“There are surgical procedures that decrease the chances of developing cancer by 90 percent”

Only between 5 and 10 percent of all breast cancers are hereditary. The presence of a genetic mutation in one of the genes currently known to be related to breast cancer poses a high risk of developing the disease throughout life.

There are surgical procedures that lower the chances of developing cancer by more than 90 percent.

The purpose of surgery is not only to reduce the risk of cancer, but also to eliminate the worry and anxiety that is generated in these women knowing that they are more likely than other women to suffer from cancer throughout their lives.

Our Genetic Counseling Unit is made up of a multidisciplinary team of professionals (oncologists, oncological surgeons, plastic surgeons, and psychologists) who will inform you and help to address all your concerns.

Frequently Asked Questions about Risk Reduction Surgery

What is a risk reduction mastectomy?

Risk reduction mastectomy is a surgical procedure that removes all or almost all the mammary gland tissue (subcutaneous mastectomy). This procedure reduces the chances of cancer developing in the future by more than 90%. Women who have received correct advice and who are well informed will be prepared to decide whether to have the surgery.

How can I decrease the risk of developing ovarian cancer?

Regarding the risk of developing ovarian cancer, it is recommended that all women over the age of 35 carrying the mutation should have a bilateral salpingo-oophorectomy when they have decided not to have any more children. This procedure reduces the risk of ovarian cancer by more than 90 percent and the risk of breast cancer by 50 to 68 percent.It also decreases overall cancer mortality.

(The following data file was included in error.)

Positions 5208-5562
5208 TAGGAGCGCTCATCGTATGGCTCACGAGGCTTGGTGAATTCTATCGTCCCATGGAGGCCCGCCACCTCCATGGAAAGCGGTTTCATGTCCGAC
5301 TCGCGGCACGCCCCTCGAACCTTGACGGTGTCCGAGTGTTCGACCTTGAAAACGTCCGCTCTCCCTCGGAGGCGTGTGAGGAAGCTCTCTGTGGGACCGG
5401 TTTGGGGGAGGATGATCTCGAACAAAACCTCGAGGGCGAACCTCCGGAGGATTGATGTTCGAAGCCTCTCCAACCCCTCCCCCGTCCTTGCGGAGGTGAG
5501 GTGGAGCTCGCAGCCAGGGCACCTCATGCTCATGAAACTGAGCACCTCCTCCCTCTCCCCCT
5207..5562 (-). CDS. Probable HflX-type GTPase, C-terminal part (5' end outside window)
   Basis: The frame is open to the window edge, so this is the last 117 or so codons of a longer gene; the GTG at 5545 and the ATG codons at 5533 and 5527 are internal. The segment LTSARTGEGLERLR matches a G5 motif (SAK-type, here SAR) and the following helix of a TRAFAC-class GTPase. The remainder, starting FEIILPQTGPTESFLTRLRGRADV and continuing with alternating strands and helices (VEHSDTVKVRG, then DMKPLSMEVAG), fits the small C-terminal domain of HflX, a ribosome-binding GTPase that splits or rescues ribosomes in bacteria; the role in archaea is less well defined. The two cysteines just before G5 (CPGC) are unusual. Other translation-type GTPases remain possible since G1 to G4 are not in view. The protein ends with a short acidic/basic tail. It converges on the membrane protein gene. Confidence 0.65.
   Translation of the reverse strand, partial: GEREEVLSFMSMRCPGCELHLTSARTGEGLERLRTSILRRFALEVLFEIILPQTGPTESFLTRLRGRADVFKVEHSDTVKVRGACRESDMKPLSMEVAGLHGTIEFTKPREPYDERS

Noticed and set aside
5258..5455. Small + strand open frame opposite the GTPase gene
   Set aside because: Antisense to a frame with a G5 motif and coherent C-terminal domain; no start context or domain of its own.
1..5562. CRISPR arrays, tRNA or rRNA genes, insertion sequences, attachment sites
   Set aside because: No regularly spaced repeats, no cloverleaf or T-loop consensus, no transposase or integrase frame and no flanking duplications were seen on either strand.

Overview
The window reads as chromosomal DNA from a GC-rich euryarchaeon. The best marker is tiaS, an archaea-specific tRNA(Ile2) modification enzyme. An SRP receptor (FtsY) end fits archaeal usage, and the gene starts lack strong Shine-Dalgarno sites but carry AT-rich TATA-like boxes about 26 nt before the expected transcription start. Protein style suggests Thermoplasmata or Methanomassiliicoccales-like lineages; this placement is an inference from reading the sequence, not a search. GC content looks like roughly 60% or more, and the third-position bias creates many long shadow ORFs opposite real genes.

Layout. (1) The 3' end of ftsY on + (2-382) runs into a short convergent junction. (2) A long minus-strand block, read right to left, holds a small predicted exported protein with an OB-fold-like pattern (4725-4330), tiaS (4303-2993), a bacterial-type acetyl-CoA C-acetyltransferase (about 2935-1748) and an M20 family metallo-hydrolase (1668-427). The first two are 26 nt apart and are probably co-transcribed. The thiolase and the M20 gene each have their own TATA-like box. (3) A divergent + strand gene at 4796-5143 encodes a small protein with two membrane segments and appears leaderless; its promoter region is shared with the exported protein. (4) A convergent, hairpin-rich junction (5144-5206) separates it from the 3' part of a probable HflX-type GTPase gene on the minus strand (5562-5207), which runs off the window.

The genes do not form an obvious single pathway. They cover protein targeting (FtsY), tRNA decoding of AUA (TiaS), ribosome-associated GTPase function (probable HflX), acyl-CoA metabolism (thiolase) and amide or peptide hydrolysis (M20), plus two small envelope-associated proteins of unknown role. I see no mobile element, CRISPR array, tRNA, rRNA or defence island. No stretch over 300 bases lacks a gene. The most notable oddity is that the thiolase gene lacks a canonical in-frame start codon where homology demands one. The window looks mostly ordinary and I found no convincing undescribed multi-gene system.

What women should have a risk reduction mastectomy?

– Healthy patients with a mutation in the BRCA gene or in other genes that increase the risk of breast cancer.
– Healthy patients without any known mutation and with a strong family history of breast cancer.
– Healthy patients without any known mutation and with a personal history of premalignant lesion or risk of developing cancer.
– Patients undergoing thoracic irradiation before 30 years of age.
– Patients who have had breast cancer and want to reduce the risk in the other breast.

Can the breast be reconstructed after a risk reduction mastectomy?

Yes. In fact, we are in favor of carrying out immediate reconstruction during the same procedure. It is much better for women’s quality of life and we consider it the ideal procedure.

What should I do if I have a BRCA mutation and have been diagnosed with breast cancer?

Women carrying BRCA1/2 mutations diagnosed with breast cancer should be informed by a multidisciplinary team about their cancer prognosis, estimated hereditary risk of second tumors, treatment and risk reduction options, and sequelae, and side effects of these measures. In this way, women can make a guided decision with qualified information and thus receive personalized treatment.

What controls and follow-up must be performed after a bilateral risk reduction mastectomy?

Periodically, you will have to undergo new follow ups. It is important to remember that the risk of ovarian carcinoma may persist, so it is recommended to continue following up with your gynecologist. In patients carrying the BRCA mutation, it may be advisable to undergo the surgical removal of the tubes and ovaries before the age of 40, when theirreproductive wishes have been fulfilled.

What are the alternatives to risk reduction surgery?

We recommend including high-risk patients in our High-Risk Patient Follow-up Program. There are a number of healthy habits that can help you reduce your risk of cancer, such as leading a healthy lifestyle by exercising regularly, taking care of your diet by avoiding saturated fat and red meat, maintaining an adequate weight, and avoiding smoking.
It may be recommendable forsome people to take certain medications that have been shown to prevent the onset of cancer – chemoprevention.

Risk Reduction Surgery